wind on the nose and rough. We expected a flat banks with white/blue water but instead we had 3-4 ft waves and strong current in the dark blue water. About half way across the banks we noticed the temp on the hard working engine gauge was rising. Brian checked all the systems on the engine and spotted shredding on the belt for the water pump. He had a spare belt ( :-) that’s my man!) so we drifted about a mile while Brian and Chris repaired the engine. This set us back a bit so we did not make the anchorage outside NW light.
Had to anchor here for the night. Not ideal, but the best we could do. The anchorage was very rough, dropping down a few steep rollers with steady beam waves. There was a moderate amount of night time traffic. We rigged extra white lights at the bow and beams, along with the very bright dodger rope light, and our top mast anchor light. With the reflective tape I added on the permitter of the boat last month, we should be very visible for traffic to avoid us. We left our Vesper collision alarm on and Chris slept in the cockpit with the Chartplotter( interfaced with the Vesper). We also reiterated our collision course plan of ditching the anchor to avoid collision. More than likely, there would not be enough time to crank the anchor and chain back in if collision were imminent. but it only takes a second to pay it out to the rope section, where we could cut and run. We all know where the emergency knife was strapped to the mast if we needed it. Thankfully the anchor held, no real traffic concerns Chris reported in the morning, and we were off at 6 am Tuesday making for NW light.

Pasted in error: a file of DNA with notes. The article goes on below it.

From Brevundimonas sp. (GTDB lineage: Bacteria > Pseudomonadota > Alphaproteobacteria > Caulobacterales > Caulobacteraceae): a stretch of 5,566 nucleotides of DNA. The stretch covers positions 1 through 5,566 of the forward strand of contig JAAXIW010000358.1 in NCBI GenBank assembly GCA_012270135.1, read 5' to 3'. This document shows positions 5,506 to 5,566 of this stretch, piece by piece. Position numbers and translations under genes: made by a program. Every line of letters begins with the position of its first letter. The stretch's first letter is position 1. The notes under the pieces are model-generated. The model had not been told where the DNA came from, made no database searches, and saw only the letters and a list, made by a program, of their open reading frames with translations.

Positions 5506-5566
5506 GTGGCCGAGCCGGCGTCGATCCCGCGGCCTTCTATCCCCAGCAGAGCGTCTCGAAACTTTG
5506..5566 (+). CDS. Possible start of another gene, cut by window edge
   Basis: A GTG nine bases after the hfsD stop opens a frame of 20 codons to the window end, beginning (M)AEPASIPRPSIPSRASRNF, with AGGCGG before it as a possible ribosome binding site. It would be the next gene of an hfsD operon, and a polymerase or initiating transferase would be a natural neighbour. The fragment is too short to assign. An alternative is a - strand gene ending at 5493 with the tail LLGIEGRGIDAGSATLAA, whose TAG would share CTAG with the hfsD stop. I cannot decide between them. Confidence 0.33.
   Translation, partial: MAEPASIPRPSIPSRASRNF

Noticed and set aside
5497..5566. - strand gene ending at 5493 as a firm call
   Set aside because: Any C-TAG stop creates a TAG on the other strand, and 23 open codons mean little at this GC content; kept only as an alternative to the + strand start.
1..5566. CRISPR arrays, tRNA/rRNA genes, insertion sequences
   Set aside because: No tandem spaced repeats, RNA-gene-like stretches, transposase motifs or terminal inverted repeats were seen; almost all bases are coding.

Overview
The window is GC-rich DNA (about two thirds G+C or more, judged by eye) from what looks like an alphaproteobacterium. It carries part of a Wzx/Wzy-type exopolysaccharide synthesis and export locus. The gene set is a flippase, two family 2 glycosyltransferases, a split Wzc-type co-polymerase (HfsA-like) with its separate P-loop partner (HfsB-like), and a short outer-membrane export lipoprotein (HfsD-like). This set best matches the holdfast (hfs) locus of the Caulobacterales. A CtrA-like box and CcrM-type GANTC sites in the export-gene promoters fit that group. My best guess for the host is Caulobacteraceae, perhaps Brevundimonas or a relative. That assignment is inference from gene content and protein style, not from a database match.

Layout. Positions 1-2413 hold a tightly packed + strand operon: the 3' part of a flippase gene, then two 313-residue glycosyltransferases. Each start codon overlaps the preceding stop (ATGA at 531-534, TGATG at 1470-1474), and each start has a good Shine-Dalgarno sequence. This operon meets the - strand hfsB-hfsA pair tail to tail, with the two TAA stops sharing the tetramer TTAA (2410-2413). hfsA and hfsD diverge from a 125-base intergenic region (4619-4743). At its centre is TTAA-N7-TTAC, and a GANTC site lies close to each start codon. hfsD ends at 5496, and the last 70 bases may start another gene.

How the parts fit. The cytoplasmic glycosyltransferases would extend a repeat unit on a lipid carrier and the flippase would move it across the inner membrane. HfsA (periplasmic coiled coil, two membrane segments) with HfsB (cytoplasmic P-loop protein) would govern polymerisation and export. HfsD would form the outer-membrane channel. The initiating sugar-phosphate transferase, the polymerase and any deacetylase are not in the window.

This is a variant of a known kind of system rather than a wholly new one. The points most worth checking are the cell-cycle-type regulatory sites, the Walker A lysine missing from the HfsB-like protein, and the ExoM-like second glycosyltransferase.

I have waypoints marked for the abort point to New Providence. We were cutting it very close in order to reach anchorage with good light. I voted to head for Morgans Bluff, but the boys wanted to keep going and make for West Bay. So West Bay it is.
The boys got the boat to West Bay by about 6:30pm. I was down for the count by about 1 or 2 in the afternoon. Way too much rough weather for my brain to handle. Brian got us safely anchored and Chris got the dinghy and motor in the water ASAP to walk scupper.
Scup and Chris snuggled up
Making for West Bay. Brian is pretty fatigued at this point..
It seemed to get rougher and rougher as we headed out past the NW light to New Providence, we are now in a trench, thousands of feet of water below us. Boat is a disaster!!
Brian with a rainbow :-)
We made it to New Providence, West Bay. This pic is taken the next morning. I was too sick to even get up to help them anchor.
They call the beach Jaws beach because many of the beach scenes from the film Jaws were filmed here.
The harbor is lined with rich homes, mostly locals, this is the very exclusive part of New Providence. Hopefully our hillbilly boat won’t cramp their style:-). We are the only boat anchored here.
To the west there is an island, with surrounding reefs. Actually, we are totally surrounded by reefs. Tour boats anchor just to the lee off this island. We think it is for wall diving. Brian and I will check it out as soon as we can :-)